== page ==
So I began the birth control pills (Loestrin) in February 2013. I was relieved because I had no more headaches! However, I didn’t really feel well despite that. In June, my daughter graduated high school and I looked horrible. Looking back now, my health was going downhill, but I’m not sure exactly what it was due to since I had a lot going on.
We had a busy summer that included a vacation with a long car trip of about 14 hours, split up over two days, to get to our destination, and the same coming home. In retrospect this may have contributed to the blood clots that I developed later in the summer.
On Friday August 2, 2013, I was getting ready for work and started experiencing some pain in my groin, but blew it off. That pain got worse as the day went on. I couldn’t put pressure on my left leg at all. That evening, when I got home from work, my leg was so swollen from my hip to my calf, that I needed help getting my pants off. I couldn’t get out of bed all weekend. On Monday, I faked feeling better because I couldn’t afford to take time off from work for a little pain. I’m a good minimizer of pain. However, on Tuesday, when I went to work and still had a painful and swollen leg, my boss forced me to go to urgent care since I couldn’t find a doctor that could see me.
The doctor at the urgent care couldn’t find anything wrong with me and was just about to send me on my way when he asked if I had family history of clots. I said no. He asked if I was on birth control. I said yes. He sent me for an ultrasound. There was the absolute minimal amount of blood traveling through my left leg because it was so overcome with multiple clots. The doctor wanted to send me to the hospital, but thinking of my kids and being a single mom, I said I couldn’t go. So he gave me Xarelto, an anticoagulant, and I agreed to bed rest until Friday and then I’d see my primary care doctor to see if I was any better.
When I went to my primary care doctor, I was still swollen and could barely put any pressure on my leg. She didn’t even run tests. She sent me straight to the hospital without me knowing what the plan was once I got there. I got out of the car in the hospital parking lot and started walking to the door and fell. My legs gave out. I’m still unclear if that was related to the clots.
When the hospital started admitting me, I was shocked and had to call my daughter to let her know what was going on. I thought I was just getting a bit of treatment at the hospital and going home. I didn’t really realize how serious this was. I asked my kids to meet me at the hospital after school and by the time they got to the hospital, I had undergone surgery to remove the clots and put in two stents to keep the veins open and hopefully clot free. The next day, they did an ultrasound and saw most of the clots gone, but not all. This was Saturday. So I had to wait until Monday for another surgery.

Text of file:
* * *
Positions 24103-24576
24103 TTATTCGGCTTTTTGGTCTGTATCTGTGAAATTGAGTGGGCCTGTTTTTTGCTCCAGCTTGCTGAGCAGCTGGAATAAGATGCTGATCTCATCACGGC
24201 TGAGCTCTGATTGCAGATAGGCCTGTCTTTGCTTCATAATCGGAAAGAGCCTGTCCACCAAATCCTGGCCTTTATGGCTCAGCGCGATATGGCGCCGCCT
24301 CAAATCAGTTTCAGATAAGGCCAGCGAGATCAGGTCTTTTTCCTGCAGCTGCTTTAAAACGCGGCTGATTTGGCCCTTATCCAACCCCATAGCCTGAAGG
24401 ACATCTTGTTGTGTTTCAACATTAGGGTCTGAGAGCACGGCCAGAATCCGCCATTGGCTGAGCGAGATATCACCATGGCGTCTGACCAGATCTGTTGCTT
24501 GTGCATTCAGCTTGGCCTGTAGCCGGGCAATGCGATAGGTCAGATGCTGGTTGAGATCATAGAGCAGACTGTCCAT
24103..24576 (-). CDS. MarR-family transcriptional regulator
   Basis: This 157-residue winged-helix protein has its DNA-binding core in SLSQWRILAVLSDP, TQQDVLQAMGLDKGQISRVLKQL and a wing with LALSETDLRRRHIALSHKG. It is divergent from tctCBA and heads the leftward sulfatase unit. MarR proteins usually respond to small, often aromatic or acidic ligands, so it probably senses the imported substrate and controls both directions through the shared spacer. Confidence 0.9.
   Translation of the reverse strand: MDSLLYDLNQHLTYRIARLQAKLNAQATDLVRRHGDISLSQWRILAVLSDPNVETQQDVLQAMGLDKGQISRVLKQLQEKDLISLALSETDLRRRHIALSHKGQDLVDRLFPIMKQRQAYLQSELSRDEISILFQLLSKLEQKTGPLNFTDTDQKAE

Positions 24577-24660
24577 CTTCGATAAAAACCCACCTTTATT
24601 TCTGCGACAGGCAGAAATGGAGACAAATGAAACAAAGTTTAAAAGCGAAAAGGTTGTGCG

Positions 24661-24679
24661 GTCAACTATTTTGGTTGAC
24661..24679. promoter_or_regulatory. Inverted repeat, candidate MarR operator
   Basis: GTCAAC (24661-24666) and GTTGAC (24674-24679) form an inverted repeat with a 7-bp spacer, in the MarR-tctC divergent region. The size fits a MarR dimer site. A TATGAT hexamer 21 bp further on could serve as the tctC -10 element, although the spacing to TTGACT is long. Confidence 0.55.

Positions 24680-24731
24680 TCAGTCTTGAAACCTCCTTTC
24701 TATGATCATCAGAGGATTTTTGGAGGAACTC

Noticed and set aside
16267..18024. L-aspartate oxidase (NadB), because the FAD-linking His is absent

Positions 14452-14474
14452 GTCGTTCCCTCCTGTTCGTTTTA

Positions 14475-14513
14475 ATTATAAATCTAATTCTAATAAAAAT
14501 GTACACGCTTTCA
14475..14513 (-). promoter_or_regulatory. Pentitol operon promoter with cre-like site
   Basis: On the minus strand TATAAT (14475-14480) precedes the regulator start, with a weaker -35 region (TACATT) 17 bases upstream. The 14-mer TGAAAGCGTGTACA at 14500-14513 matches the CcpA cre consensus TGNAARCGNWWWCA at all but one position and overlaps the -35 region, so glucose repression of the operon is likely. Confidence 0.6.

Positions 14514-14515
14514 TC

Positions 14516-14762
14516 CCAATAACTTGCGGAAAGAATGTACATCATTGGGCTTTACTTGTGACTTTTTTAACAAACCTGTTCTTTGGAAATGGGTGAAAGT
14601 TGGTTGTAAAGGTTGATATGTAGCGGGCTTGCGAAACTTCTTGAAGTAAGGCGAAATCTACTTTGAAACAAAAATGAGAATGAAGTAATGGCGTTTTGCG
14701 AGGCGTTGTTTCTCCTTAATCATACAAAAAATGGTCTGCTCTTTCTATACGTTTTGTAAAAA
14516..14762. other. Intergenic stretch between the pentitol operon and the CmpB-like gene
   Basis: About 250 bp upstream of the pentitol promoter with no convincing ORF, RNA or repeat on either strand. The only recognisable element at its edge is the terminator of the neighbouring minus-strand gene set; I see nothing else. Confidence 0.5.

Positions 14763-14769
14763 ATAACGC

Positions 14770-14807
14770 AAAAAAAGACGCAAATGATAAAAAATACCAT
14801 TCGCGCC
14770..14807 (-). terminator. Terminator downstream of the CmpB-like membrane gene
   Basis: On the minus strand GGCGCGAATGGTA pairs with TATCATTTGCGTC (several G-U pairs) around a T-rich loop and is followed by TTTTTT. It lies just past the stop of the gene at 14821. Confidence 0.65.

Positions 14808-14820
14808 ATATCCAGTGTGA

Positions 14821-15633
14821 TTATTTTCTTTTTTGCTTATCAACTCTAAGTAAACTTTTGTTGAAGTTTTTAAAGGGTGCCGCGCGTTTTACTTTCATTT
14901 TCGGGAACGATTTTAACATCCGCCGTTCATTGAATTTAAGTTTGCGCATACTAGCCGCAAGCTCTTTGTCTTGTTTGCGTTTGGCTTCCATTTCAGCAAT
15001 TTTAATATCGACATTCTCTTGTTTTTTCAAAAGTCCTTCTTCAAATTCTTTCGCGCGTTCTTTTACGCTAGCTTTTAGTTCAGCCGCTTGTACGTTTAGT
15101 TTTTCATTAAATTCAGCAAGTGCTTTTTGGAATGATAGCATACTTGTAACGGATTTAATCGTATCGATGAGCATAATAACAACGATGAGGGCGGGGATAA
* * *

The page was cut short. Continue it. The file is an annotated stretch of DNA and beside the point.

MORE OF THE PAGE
During all of this they also discovered that I have May-Thurner syndrome, which is when a vein in the pelvis gets compressed by an artery passing over top of it. This causes narrowing and decreased blood flow through the vein that is affected, which increases the risk of deep vein thrombosis in the leg.
I was in the hospital for a week. My hemoglobin levels dropped too low to be released. After being released and going home with a walker to get used to walking again. I started having neurological issues. I ended up in two more hospitals and later found out I had an underlying neurological condition that was now in full force. By October 2013 an ultrasound showed that all of the clots in my leg were gone, but now with my neurological condition, I have a lot more to deal with. To make sure I don’t get another deep vein thrombosis, I also have to be careful with flying or on long car trips to wear compression stockings and make sure I move around every two hours, and of course I won’t be using hormonal birth control again.
Real Risk Study: Birth Control and Blood Clots
Lucine Health Sciences and Hormones Matter are conducting research to investigate the relationship between hormonal birth control and blood clots. If you or a loved one have suffered from a blood clot while using hormonal birth control, please consider participating. We are also looking for participants who have been using hormonal birth control for at least one year and have NOT had a blood clot, as well as women who have NEVER used hormonal birth control. For more information or to participate, click here.